Retiring at 43, Mary Pickford did many things people wouldn’t be able to do in a lifetime. In addition to being an actress, she wrote 12 movies and produced 36. (Complete filmography: Mary Pickford broke many barriers and stereotypes about women and about herself. She often tried to break out from the stereotype that she could only play roles of young heroines like Cinderella. (See her in Cinderella at )Many people were insecure about her boldness. In fact, 99% of her fans said that they thought she should only play the same types of roles. Mary kept going, though, and refused to let society hold her back from what she wanted to do. This sense of determination led her to work for one of the most famous people in the film industry, D.W. Griffith. She also was able to appear in a few talkies and on the radio. In 1954, she even wrote her own autobiography! Mary Pickford was truly one of the most amazing and influential people of the 1920’s.

Works Cited:

Kirkwood, James, Dir. Cinderella. Dir. James Kirkwood." Perf. Pickford, Mary. 1914, Film. <>.

"Mary Pickford." N.p., n.d. Web. 10 Mar 2011. <>.

Today in Toronto history: Happy birthday to 'America's Sweetheart'. Web. 10 Mar 2011. <>.

"Mary Pickford." Gems of the Rich and Famous. Web. 10 Mar 2011. <>.

Swisher, Clarice. Women of thr Roaring Twenties. Farmington Hills, MI: Thomson Gale, 2006. 41-42. Print.

Bessie Smith

By Natalie Breuel

Also known as the “Empress of Jazz”, Bessie Smith was one of the most influential jazz singers of her time and paved the way for other black women in the show business. She was born in 1894, and by 1912 she sang in a concert with Ma Rainey, another black jazz singer. She toured in singing groups and performed in many concerts, especially at the 81 Theatre in Atlanta. Finally, Clarence Williams found her and offered to record her in a New York studio. She recorded often until 1928, singing about love, freedom, and travel, often with famous jazz players of the era like Charlie Green, Louis Armstrong, Clarence Williams, James P. Johnson, and more. Later, she appeared in a film, but trouble with alcohol and economic difficulties affected her popularity. Her last recording was in 1933 because of how popular jazz was getting in Europe. In 1936, she was performing again, but on a smaller scale. Soon after, she died after a car accident. Though she died young, Bessie Smith made 160 recordings and brought both blacks and whites together through her music. America has b_smith.jpgbessie-smith.jpgyet to find another jazz singer with the passion and skill of Bessie Smith.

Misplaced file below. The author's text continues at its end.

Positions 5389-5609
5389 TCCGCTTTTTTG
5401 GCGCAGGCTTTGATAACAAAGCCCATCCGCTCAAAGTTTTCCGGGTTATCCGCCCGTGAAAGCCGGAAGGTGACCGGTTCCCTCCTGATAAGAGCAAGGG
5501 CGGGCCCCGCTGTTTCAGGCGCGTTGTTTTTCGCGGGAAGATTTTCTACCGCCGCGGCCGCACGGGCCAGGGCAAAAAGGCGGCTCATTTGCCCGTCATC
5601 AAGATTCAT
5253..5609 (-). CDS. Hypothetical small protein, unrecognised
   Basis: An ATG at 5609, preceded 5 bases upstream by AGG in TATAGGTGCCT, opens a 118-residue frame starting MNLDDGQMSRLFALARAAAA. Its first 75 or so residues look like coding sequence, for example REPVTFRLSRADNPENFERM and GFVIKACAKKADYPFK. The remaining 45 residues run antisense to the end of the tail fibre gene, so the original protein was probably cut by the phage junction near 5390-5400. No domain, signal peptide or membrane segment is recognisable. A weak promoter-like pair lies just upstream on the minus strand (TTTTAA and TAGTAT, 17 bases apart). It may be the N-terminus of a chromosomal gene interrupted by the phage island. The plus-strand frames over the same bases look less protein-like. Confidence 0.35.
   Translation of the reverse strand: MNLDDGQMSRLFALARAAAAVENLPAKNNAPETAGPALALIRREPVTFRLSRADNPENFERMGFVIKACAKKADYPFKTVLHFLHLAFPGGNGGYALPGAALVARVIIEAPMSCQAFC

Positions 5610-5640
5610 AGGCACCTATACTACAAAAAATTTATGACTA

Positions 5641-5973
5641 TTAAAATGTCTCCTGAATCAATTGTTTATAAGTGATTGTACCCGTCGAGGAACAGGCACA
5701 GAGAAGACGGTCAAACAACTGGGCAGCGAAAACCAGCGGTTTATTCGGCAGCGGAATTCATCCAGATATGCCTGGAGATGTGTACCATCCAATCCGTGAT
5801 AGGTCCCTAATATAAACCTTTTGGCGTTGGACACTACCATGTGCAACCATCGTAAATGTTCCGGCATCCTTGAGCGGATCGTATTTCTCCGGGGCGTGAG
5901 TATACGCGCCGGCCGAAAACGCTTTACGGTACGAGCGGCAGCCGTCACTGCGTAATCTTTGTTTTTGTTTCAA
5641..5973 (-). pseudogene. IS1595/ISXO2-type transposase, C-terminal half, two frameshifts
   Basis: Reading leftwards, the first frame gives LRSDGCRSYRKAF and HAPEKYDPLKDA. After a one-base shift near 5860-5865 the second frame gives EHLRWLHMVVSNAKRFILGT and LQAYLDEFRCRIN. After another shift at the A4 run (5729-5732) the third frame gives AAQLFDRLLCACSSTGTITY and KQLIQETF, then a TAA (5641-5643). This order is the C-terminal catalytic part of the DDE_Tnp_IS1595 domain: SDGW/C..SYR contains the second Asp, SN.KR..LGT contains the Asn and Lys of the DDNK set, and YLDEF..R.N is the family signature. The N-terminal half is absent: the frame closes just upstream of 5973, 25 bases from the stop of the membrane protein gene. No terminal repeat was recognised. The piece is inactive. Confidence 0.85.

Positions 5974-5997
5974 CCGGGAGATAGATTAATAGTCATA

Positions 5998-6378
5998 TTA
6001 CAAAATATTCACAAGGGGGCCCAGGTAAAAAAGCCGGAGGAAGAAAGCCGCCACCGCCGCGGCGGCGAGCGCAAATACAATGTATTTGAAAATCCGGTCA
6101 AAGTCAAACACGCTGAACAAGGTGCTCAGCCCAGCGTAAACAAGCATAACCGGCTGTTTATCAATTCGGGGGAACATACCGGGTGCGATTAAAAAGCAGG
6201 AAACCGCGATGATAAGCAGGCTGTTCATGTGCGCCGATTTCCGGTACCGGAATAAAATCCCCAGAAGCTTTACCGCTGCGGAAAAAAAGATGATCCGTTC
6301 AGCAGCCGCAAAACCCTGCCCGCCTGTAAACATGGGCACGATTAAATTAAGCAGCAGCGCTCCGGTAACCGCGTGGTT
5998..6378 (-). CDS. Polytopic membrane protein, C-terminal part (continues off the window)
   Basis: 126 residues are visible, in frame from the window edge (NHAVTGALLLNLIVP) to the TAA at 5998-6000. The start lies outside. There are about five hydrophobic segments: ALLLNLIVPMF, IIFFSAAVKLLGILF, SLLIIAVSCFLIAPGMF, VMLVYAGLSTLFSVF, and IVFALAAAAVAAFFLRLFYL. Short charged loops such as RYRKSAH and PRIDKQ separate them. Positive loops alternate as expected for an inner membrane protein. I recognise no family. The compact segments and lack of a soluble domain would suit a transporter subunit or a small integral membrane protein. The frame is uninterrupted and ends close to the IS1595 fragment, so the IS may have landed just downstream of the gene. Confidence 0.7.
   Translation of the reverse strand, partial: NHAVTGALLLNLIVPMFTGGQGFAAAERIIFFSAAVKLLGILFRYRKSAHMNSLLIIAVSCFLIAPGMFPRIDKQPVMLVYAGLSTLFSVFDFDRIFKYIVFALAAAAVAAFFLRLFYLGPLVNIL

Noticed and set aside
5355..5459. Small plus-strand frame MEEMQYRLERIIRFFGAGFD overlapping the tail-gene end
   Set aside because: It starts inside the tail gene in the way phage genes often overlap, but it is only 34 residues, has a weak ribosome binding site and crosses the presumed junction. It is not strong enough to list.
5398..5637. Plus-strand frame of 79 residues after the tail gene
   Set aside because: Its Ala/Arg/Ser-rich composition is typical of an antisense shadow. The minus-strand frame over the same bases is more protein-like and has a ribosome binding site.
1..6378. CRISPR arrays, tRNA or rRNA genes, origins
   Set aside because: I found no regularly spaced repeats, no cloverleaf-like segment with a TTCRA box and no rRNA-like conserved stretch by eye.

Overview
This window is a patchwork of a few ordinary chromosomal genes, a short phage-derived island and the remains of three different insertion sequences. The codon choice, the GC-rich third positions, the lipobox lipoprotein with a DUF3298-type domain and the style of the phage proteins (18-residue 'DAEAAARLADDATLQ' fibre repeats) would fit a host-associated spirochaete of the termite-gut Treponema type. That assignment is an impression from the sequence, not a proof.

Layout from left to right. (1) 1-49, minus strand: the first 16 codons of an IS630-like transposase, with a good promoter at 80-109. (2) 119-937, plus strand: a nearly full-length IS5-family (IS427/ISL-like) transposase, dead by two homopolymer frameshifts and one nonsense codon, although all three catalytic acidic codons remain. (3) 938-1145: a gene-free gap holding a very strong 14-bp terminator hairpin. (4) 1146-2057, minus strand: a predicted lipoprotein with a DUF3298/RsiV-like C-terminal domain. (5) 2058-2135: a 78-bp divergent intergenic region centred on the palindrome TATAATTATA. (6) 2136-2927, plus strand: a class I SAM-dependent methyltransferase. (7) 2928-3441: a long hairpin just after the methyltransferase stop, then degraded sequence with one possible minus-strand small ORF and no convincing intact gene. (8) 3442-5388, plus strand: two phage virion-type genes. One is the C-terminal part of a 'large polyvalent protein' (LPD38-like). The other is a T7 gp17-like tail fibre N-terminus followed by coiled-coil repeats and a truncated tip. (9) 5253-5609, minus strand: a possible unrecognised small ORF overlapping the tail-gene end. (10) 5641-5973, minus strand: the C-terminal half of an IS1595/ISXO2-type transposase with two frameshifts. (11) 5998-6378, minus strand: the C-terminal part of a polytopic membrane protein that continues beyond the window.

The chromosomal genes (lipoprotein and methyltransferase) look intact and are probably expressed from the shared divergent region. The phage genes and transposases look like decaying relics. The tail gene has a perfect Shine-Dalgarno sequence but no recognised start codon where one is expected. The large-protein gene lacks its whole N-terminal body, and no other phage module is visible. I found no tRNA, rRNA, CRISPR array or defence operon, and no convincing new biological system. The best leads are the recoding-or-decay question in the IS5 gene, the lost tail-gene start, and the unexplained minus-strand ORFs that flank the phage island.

For more information, go to these links!
Bio 1
Bio 2
Bio 3

"Jazz-Biographies, Life and Times of the Great Ones: Bessie Smith." PBS. The New Grove Dictionary of Jazz, Oxford University Press, n.d. Web. 9 Mar 2011.
Swisher, Clarice. Women in History: Women of the roaring Twenties. Thomson Gale, 2006. 39-40. Print
"Bessie Smith:Image courtesy of Frank Driggs Collection." Jazz: Biographies-Bessie Smith. Web. 10 Mar 2011. <Image courtesy of Frank Driggs Collection>.
"Bessie Smith." Rock and Roll Hall of Fame Museum. Web. 10 Mar 2011.

New Careers of the 1920's

New Jobs for Women

By Katie Venditti

Many new jobs were created for women in the 1920’s. The 19th Amendment, giving women the right to vote, was the first step for women rights. After the 19th Amendment was ratified in 1919, lots of new jobs were created for women. Women were 22% of the labor force. Women were earning 54-60% of what men did. While some women did remain with the traditional job options, such as nurses, teachers, and doing domestic work, others began to branch out.

Women looked up to celebrities for job ideas. For example, the success jazz composer Lil Harden and the singer Bessie Smith encouraged women to pursue musical careers. (For more information on famous female jazz singers from the 1920’s, click here.) Suddenly, there were a lot more women working in the radio and theatre industries. Also, actresses in silent films such as Greta Garbo, Louise Brooks, and Clara Bow, swayed more women to seek movie careers. (For more information on famous female movie stars from the 1920s, click here.) Women also started to attain jobs in offices, such as typists, telephone operators, and secretaries. They also worked in farming, doing jobs like washing, ironing, cleaning, making coffee and hominy, baking, churning butter, and more. Women did manual labor. For example, they worked in textile mills, tobacco factories, they were steel mill workers, they were shipment collectors, and they built munitions. They also worked in more dangerous fields, like working with TNT.
Women in the 1920s began leading more respectable careers, such as being an accountant, a doctor, a lawyer, and a scientist. Women worked in publishing and advertising offices. They were often used to advertise makeup. Women also sold antiques, were real estate agents, and opened shops.

Schiro, Frank. "Women 1920s." slideshare. N.p., 03/10/2009. Web. 9 Mar 2011. <>.
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Wukovits, John F. The 1920s. San Diego, CA: Greenhaven Press, Inc., 2000. 149. Print.
"1920s vintage female telephone...." flickr. Web. 11 Mar 2011. <>.